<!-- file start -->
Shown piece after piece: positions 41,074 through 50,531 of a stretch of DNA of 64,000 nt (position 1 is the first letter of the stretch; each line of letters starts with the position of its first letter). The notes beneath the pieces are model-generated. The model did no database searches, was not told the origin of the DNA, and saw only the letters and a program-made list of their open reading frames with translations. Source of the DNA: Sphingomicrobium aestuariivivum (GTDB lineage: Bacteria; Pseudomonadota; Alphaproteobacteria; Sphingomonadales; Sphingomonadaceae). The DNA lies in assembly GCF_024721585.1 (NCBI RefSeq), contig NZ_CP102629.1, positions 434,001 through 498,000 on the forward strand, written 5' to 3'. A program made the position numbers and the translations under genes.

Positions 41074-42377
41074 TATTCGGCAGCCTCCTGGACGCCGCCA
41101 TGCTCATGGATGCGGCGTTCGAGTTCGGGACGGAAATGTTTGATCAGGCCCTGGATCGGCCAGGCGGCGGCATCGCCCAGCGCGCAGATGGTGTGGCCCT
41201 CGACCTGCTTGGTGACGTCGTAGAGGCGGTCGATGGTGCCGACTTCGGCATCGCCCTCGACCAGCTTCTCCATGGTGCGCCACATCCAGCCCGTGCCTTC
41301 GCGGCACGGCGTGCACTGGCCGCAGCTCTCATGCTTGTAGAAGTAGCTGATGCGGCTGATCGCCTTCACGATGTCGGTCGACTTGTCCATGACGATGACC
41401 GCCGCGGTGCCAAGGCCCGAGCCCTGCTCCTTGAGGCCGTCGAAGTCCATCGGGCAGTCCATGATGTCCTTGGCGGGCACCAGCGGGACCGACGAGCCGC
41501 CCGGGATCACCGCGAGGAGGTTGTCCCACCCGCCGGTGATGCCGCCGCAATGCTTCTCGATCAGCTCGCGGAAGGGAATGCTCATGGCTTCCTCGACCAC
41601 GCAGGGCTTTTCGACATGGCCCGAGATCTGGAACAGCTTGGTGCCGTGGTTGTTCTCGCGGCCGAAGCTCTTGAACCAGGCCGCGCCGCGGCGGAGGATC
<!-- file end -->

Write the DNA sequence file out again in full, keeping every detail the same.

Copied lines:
Shown piece after piece: positions 41,074 through 50,531 of a stretch of DNA of 64,000 nt (position 1 is the first letter of the stretch; each line of letters starts with the position of its first letter). The notes beneath the pieces are model-generated. The model did no database searches, was not told the origin of the DNA, and saw only the letters and a program-made list of their open reading frames with translations. Source of the DNA: Sphingomicrobium aestuariivivum (GTDB lineage: Bacteria; Pseudomonadota; Alphaproteobacteria; Sphingomonadales; Sphingomonadaceae). The DNA lies in assembly GCF_024721585.1 (NCBI RefSeq), contig NZ_CP102629.1, positions 434,001 through 498,000 on the forward strand, written 5' to 3'. A program made the position numbers and the translations under genes.

Positions 41074-42377
41074 TATTCGGCAGCCTCCTGGACGCCGCCA
41101 TGCTCATGGATGCGGCGTTCGAGTTCGGGACGGAAATGTTTGATCAGGCCCTGGATCGGCCAGGCGGCGGCATCGCCCAGCGCGCAGATGGTGTGGCCCT
41201 CGACCTGCTTGGTGACGTCGTAGAGGCGGTCGATGGTGCCGACTTCGGCATCGCCCTCGACCAGCTTCTCCATGGTGCGCCACATCCAGCCCGTGCCTTC
41301 GCGGCACGGCGTGCACTGGCCGCAGCTCTCATGCTTGTAGAAGTAGCTGATGCGGCTGATCGCCTTCACGATGTCGGTCGACTTGTCCATGACGATGACC
41401 GCCGCGGTGCCAAGGCCCGAGCCCTGCTCCTTGAGGCCGTCGAAGTCCATCGGGCAGTCCATGATGTCCTTGGCGGGCACCAGCGGGACCGACGAGCCGC
41501 CCGGGATCACCGCGAGGAGGTTGTCCCACCCGCCGGTGATGCCGCCGCAATGCTTCTCGATCAGCTCGCGGAAGGGAATGCTCATGGCTTCCTCGACCAC
41601 GCAGGGCTTTTCGACATGGCCCGAGATCTGGAACAGCTTGGTGCCGTGGTTGTTCTCGCGGCCGAAGCTCTTGAACCAGGCCGCGCCGCGGCGGAGGATC